Ghost of Age Limit in Law Courses comes Alive Again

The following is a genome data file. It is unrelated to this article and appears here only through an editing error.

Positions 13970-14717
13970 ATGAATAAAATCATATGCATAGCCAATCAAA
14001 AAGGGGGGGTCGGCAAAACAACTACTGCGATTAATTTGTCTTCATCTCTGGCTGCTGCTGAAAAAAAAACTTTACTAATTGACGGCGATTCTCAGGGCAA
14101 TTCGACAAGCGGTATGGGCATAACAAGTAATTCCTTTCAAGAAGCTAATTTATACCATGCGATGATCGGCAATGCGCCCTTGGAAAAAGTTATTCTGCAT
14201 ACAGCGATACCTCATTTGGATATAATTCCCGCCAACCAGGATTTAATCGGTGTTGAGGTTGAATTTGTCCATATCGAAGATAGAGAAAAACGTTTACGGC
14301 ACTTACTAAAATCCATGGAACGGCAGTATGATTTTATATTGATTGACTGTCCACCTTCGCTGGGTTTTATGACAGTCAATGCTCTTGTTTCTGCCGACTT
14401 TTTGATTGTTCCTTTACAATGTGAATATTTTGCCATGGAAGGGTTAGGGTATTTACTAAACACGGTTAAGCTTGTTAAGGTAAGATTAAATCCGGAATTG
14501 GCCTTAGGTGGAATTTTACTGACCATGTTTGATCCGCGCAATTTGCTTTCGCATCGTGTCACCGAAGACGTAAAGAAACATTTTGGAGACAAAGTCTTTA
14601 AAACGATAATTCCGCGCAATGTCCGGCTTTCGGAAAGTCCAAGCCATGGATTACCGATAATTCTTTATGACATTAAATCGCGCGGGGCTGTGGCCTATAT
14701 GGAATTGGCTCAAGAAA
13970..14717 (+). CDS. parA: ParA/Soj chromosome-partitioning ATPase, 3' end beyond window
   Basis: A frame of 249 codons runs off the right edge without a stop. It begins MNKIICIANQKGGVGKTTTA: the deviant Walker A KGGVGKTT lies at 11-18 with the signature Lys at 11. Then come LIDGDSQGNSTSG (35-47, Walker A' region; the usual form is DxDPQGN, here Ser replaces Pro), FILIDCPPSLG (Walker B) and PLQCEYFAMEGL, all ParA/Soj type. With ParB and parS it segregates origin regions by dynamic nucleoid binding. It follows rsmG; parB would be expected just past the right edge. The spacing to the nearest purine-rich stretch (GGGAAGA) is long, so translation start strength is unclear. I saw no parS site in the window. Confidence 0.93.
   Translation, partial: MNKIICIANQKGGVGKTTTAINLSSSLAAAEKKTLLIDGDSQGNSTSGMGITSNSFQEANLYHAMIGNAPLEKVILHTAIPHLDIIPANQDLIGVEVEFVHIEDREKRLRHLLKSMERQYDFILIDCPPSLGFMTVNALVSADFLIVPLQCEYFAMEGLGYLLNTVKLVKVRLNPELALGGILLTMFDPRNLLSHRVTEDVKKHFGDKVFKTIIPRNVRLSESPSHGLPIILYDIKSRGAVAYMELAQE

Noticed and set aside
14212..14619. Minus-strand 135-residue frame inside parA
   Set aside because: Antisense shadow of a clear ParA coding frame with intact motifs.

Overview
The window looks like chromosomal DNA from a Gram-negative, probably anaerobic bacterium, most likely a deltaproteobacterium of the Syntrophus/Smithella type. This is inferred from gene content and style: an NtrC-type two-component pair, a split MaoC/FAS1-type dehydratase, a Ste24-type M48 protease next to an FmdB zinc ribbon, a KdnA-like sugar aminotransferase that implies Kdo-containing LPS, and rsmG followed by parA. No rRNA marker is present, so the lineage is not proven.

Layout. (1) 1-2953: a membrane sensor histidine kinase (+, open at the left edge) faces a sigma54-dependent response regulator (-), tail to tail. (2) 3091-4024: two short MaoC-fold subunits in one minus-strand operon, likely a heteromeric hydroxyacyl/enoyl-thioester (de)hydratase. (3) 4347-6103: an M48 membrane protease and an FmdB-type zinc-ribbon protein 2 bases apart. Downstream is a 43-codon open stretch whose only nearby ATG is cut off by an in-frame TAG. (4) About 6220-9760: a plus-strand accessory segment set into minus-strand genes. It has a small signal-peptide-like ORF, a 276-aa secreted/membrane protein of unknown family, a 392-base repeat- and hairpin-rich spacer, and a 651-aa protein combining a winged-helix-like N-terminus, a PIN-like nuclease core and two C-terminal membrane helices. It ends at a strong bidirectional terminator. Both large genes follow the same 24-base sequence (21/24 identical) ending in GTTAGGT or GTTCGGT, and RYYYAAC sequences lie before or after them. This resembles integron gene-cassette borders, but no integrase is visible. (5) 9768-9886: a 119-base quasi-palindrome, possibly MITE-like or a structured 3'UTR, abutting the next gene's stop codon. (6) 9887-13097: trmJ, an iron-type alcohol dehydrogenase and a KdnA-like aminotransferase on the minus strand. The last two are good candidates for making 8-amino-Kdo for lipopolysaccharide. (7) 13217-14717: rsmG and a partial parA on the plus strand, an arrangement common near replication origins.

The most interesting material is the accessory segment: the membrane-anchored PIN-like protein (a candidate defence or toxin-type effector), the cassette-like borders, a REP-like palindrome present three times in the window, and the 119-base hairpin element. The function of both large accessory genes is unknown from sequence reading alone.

With the Bar Council of India (BCI) on September 17, 2016 issuing a circular letter regarding revival of age restriction under clause 28 of the Legal Education Rules, 2008 (earlier withdrawn in September 2013), the conundrum with respect to prescription of maximum age limit for admission to law courses in our country has once again re-surfaced. The reasoning being offered by the BCI for reiterating this diktat stems from the fact that the Supreme Court of India in December 2015 had dismissed the Special Leave Petition (SLP) preferred by the BCI against the judgment of the Madurai Bench of the Madras High Court which in August 2015 ruled that clause 28 under Schedule III to Rule 11 of the Rules of Legal Education, 2008, has been amended (read withdrawn) without following the provisions of the Act and the Rules made thereunder. Be that as it may, with due respect and utmost regard to the decision of the Madras High Court, the writer would like to argue that when the Supreme Court has not thoroughly adjudicated the issue at hand, sans any authoritative pronouncement, can the former’s judgment be said to have attained finality in the real sense although it might be so legally? Although one may very well understand that post-Apex Court interference, there was no other option before the BCI but to restore age limit criteria, one indeed wonders why the circular in this regard has been issued more than nine months after the refusal of the Supreme Court to intervene in the matter?  Also the most significant point is when the Madras High Court has only questioned the procedural impropriety committed by the BCI in amending/withdrawing the ibid Rule prescribing the age-limit, what is preventing the BCI from doing the needful again albeit after following the appropriate procedure?  Further, the admission procedure in all National Law Schools, law institutes/colleges as well as law departments of all universities across the country is already over and the impact of the latest order would certainly be now prospective i.e. from the next academic session and that too provided this latest directive does not get judicially stayed during the course of any inevitable legal proceedings presumably in the Supreme Court by those potential aspirants who are aggrieved by the latest development since they would be disqualified for seeking admission to law-courses owing to their being either over-age or else crossing the upper-age limit before the next session. Here the writer would like to recall that in early-2015, just a couple of months before the then scheduled Common Law Admission Test (CLAT)-2015, none less than two High Courts of the country had questioned the competence of the participating universities in prescribing the maximum age-limit in respect of their integrated Bachelor of Law degree programme (Five-years’ course) particularly as the BCI itself does not mandate any such condition. While strongly deprecating this aspect, both the Courts, firstly the Allahabad High Court and later the Rajasthan High Court permitted all those who had crossed the maximum age limit as prescribed to duly apply and appear in the then forthcoming CLAT albeit subject to their satisfying other conditions of eligibility. Of late,  we have witnessed many instances when the BCI’s well-intentional initiatives aimed at improving the quality of  both the Bar and the legal education  have been quashed by the Supreme Court for want of due amendments in the Advocates Act, 1961. Be it in case of BCI Training Rules, 1995 or else prescribing maximum age limit for enrolment of new Advocates, the Apex Court had quashed them for lack of BCI’s power to do so in the absence of appropriate provisions in the Act.   Even the concept of All India Bar Examination (AIBE) is currently sub judice before the Supreme Court. Most recently, the BCI’s Verification Rules as framed by it in January 2015 have again stuck in their due enforcement courtesy the August 2016 order of the Apex Court. There is no second opinion that the BCI’s rule-making power cannot override the explicit provisions of the Advocates Act. Amidst all this, the need of the hour is suitable re-appraisal coupled with, preferably, re-enacting our over half-a- century old Advocates Act in terms of contemporary needs and challenges. With no serious initiative been taken hitherto in this regard by successive ruling dispensations, it is highly hoped that the incumbent Union  Law Minister, Ravi Shankar  Prasad would endeavour to kickstart the process at the earliest.

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